So there's plenty of hope for Chisenhall. Plus, when he's been healthy, the results haven't been all that bad. In his 109 major league games, Chisenhall owns a .260/.295/.421 line with 12 home runs and a 100 OPS+. The on-base is still weak (driven by a 76:16 SO:BB), but his bat has been average.
He's not a sure thing, but I'm encouraged. He should establish himself, with his prospect pedigree and all, but he is an unknown right now.
I hear what you're saying Jim, and we do have to remind ourselves that Chisenhall is still a youngster at just 24-years-old, but I unfortunately just do not share your level of optimism. There's obviously a lot to like about the left-handed hitter, starting with his laser arm, but there are also plenty of question marks.
Let's take a trip down memory lane. Do you remember when the Indians acquired a young slugger by the name of Matt LaPorta in the summer of 2008? Well, LaPorta made his debut the following season, and while there were some positive signs, his performance still left a lot to be desired. I remember that I kept thinking that all LaPorta needed was more seasoning. I kept thinking, "Okay, this is going to be the year that he puts it all together." But guess what? He never put it all together.
There are obviously major differences with Chisenhall and LaPorta, starting with the positions they play. Obviously as a third baseman, Chisenhall will not be expected to be the offensive anchor that LaPorta was supposed to be. However, the two players are similar in the regard that they have both been two of Baseball America's top prospects (LaPorta 23 pre-2008, 27 pre-2009), and they both got off to underwhelming starts to the Major League careers. Also, there are simply some areas where Chisenhall struggles immensely. You previously alluded to the plate discipline, but keep in mind that he also owns a career .227/.253/.443 line against left-handed pitchers.
I suppose the point that I'm making is that you can often tell when a player is going to be special. For reference, think back to Carlos Santana's debut in 2010. Immediate spark. The same can be said when Jason Kipnis made his debut in 2011. Yet, I unfortunately have not seen that special quality in Chisenhall. Could it still be there? Certainly, and I hope that it is. However, I have to say that I still am not sold. But with that being said, I also will say that no one player may be more important to the Tribe's contention plans in 2013 than Chisenhall. He simply has to take that next step and cement himself as the team's regular third baseman. I'm certainly rooting for him, but I just don't know if there's evidence to say that it's in him.
Bringing up that "spark" issue is interesting. All through 2010 at Akron, I wondered whether the buzz around Chisenhall was overblown. I never did get that sense from Chisenhall, though he was hurt for at least part of the season if memory serves me right. A big part of me was worried when he was being thrown around in potential Ubaldo Jimenez deals, though I was terrified of losing Kipnis. That has to count for something, right?
I think he'll be an average player this year, maybe slightly below, though I of course can't be sure. And Chisenhall has to be, looking at the state of third base in the organization. Tony's depth chart has Luis Hernandez as Columbus' starting third baseman. I loved what Hernandez did in the winter leagues, but I do not want to see him starting in Cleveland.
So you're saying that you don't believe Luis Hernandez is the next coming of Al Rosen!?!?!? Say it ain't so Jim!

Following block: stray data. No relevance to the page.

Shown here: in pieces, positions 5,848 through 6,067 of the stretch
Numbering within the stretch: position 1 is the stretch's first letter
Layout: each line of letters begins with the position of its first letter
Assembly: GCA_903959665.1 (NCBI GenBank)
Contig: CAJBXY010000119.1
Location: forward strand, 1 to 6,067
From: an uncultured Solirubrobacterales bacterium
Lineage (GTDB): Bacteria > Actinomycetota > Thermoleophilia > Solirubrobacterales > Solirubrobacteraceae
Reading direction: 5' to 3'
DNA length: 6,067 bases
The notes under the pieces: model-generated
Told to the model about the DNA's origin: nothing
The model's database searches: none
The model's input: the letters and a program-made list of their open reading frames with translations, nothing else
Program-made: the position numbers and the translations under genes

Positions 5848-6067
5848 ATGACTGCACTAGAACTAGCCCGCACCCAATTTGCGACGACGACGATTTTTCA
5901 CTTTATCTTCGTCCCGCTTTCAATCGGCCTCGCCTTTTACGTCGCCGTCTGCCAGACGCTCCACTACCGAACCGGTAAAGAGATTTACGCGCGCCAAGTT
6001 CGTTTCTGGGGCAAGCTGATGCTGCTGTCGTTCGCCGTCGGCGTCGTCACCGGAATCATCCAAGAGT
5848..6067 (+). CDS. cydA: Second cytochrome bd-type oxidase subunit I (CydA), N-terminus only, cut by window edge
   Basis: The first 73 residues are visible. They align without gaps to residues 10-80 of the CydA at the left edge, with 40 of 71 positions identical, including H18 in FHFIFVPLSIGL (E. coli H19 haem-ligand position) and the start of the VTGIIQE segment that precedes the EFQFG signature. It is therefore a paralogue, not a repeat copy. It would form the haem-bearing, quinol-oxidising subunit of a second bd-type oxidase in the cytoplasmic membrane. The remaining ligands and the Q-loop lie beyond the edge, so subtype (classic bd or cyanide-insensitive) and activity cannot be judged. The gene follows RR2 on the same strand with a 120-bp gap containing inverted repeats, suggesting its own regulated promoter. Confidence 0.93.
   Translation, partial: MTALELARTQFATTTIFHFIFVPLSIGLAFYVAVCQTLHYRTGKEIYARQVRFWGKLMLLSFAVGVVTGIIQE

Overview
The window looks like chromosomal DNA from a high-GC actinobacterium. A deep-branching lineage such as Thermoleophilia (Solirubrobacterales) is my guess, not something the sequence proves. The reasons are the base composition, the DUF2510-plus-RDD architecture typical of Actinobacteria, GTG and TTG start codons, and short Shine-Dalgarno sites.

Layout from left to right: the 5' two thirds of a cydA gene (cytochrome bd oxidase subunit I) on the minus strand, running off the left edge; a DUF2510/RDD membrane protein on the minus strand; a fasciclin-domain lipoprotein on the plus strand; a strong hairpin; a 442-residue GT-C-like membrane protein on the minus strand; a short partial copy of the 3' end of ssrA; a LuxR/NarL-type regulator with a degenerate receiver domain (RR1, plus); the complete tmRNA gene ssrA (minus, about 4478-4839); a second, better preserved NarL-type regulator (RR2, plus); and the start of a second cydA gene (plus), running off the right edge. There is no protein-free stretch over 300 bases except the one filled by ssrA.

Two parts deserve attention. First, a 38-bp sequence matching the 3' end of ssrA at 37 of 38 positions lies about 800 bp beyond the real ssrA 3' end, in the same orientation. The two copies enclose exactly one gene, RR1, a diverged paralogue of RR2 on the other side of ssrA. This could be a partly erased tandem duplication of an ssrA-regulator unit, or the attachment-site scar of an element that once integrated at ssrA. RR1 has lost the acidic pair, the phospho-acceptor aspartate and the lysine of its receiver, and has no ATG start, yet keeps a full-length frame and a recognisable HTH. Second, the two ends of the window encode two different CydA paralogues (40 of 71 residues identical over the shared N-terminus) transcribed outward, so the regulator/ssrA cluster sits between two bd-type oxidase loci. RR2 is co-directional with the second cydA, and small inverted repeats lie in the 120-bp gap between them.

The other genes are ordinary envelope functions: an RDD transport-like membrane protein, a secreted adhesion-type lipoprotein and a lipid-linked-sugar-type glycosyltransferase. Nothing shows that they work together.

Well, I suppose this might be a good time to transition into our next player. How about we talk about the Tribe's new first baseman Mark Reynolds. There is certainly a yin and a yang to Reynolds. You have to love the power he displays and his massive home run potential, but this is a guy who literally strikes out more than any other player in baseball. Just take a look at these totals:
2008 — 204, 2009 — 223, 2010 — 211, 2011 — 196, 2012 — 159 (in 136 games).
Not only is this guy striking out, but he's striking out at an almost unprecedented rate.
But... I am still enthusiastic over the move. Reynolds gives the Indians a legitimate home run threat, which is much needed when you consider that Carlos Santana led the team with a measly 18 home runs.
Also, on a side note, I find it somewhat ironic that first baseman Jesus Aguilar is among the five Indians minor league players who have received non-roster invitations to spring training. As you know Jim, Aguilar seems to take after Reynolds in the fact that he hits a lot of dingers and strikes out a ton. Who knows, maybe it may benefit him to spend some time around Reynolds this spring training. After all, if you're going to be a player that hits a ton of home runs while also striking out at a startling rate, why not learn from the best, right?
Why on Earth would you want Aguilar to be more like Reynolds?
Joking aside, I do like the Reynolds signing. Look at the list of first basemen since Jim Thome left. Ryan Garko, Matt LaPorta, Ben Broussard, Casey Kotchman, etc. It's a who's-who of below-average major leaguers.
That isn't to say that Reynolds doesn't worry me. I'm actually not all that concerned about the strikeouts, as I'll take that tradeoff for the power. I'm more worried about Reynolds in the field.
Thankfully, I'm pretty sure Terry Francona took Reynolds' third baseman's glove and burned it the moment he stepped foot into Cleveland. He is a certifiable butcher at the hot corner. Per Fangraphs, Reynolds has cost his teams 54 runs with his defense at third alone. 54!
He's not an emergency third baseman. He's never allowed to play there again. Ever.
That said, I'm still a little wary of his defense at first base. The easy thing to say is there isn't enough of a sample size to judge him yet. I've heard some reviews saying he's a Gold Glove first baseman. Fangraphs has him at -11 runs in about a full season's worth of time at first base.
There's obviously some disconnect there. First base defense is hard to measure, so that -11 figure could be wrong. But with his history, I don't trust Reynolds to be good on defense.
I think he's an upgrade from recent years and am glad he's in Cleveland, but he's certainly got his warts.